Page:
4 months ago #

    Hi Nathan, thank you for doing this AMA with us.
    Can you share a teaser of what you're preparing for your talk at the growthhackersconference.com next June? :)

  • FA

    Farouq Aldori

    4 months ago #

    Hey Nathan,

    Assume that you’re from a small town and had to start over, how would you expand your SaaS network to get to know more people that share the same interests?

    • NL

      Nathan Latka

      4 months ago #

      Join FB Groups (search "SaaS").

      If you can, get out to events. There are over 100 SaaS focused events every year.

      Keep hanging out here in GrowthHackers!

  • AS

    Alexandru Stoica

    4 months ago #

    Hello, Nathan.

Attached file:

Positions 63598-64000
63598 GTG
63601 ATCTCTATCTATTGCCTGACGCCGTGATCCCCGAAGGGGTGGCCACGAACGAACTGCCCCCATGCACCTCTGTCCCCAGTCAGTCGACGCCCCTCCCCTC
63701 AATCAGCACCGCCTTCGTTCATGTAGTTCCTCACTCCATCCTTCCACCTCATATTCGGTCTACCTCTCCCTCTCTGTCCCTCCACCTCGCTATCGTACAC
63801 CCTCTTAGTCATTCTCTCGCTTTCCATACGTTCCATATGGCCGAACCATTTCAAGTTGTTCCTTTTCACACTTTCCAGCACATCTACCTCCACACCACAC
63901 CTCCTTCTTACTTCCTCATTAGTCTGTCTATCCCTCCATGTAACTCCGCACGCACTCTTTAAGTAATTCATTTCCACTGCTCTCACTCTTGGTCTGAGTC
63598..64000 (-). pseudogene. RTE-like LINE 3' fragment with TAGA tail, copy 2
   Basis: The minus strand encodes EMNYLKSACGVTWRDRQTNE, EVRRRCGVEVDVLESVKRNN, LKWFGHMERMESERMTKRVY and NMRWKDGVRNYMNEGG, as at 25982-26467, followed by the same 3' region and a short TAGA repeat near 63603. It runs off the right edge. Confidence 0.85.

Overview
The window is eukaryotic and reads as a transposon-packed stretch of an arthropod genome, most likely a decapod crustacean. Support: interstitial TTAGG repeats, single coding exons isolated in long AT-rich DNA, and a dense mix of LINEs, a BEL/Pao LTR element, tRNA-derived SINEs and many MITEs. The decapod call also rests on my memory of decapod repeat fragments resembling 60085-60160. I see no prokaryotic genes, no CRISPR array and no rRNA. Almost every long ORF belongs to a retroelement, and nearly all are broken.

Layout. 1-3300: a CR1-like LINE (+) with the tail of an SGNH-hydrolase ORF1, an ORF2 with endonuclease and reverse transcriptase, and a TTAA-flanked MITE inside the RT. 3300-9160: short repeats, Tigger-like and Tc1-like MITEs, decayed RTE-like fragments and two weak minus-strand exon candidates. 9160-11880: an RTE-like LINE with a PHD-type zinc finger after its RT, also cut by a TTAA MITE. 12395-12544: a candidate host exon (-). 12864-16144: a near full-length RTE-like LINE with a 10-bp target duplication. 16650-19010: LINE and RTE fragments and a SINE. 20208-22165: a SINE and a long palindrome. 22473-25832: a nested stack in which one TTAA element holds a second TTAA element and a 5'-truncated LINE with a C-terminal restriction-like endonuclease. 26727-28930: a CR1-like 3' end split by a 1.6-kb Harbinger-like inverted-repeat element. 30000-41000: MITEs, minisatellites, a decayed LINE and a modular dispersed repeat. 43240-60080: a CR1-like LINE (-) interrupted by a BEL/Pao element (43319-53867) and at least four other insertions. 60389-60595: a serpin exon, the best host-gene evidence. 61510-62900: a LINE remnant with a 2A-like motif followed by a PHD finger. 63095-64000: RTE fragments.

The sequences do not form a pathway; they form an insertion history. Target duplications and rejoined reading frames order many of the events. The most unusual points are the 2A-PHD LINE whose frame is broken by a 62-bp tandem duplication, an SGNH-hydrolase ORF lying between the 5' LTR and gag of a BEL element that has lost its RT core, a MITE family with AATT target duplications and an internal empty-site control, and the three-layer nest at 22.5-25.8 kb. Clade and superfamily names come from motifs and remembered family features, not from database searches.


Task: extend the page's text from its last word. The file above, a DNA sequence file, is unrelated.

I ve watched probably 60% of your podcasts and I wanna ask you from your experience and all the stories that you heard untill now about SaaS: what are the main used/quickest strategies to acquire new customers for SaaS business after we just build the whole product but have only 3 paying customers. Our target is SMB, it s a HR software.

    Thaaaaaanks so much!

    • NL

      Nathan Latka

      4 months ago #

      By far, mousetrap mousetrap moustrap.

      You can have the BEST product, but if you don't invent a clever way to get attention you'll die.

      SMNB HR software you might put out a report: Average SMB Founder in X City Makes X amount.

      Do that for your major city targets, then send to local press.

  • PT

    Paulo T.

    4 months ago #

    Hello Nathan!

    All right, 3 questions.

    Based on the companies you had access,what came first: funding or hypergrowth?
    And a follow-up question: Is there any correlation on SAAS pricing and growth? Ex. $90/mo tickets usually takes X amount of time to grow vs $999/mo...
    Second question. I've decided to use Baremetrics to keep all my KPI's public, you can check at: http://trakto.baremetrics.com . What do you think about Baremetrics open data initiative?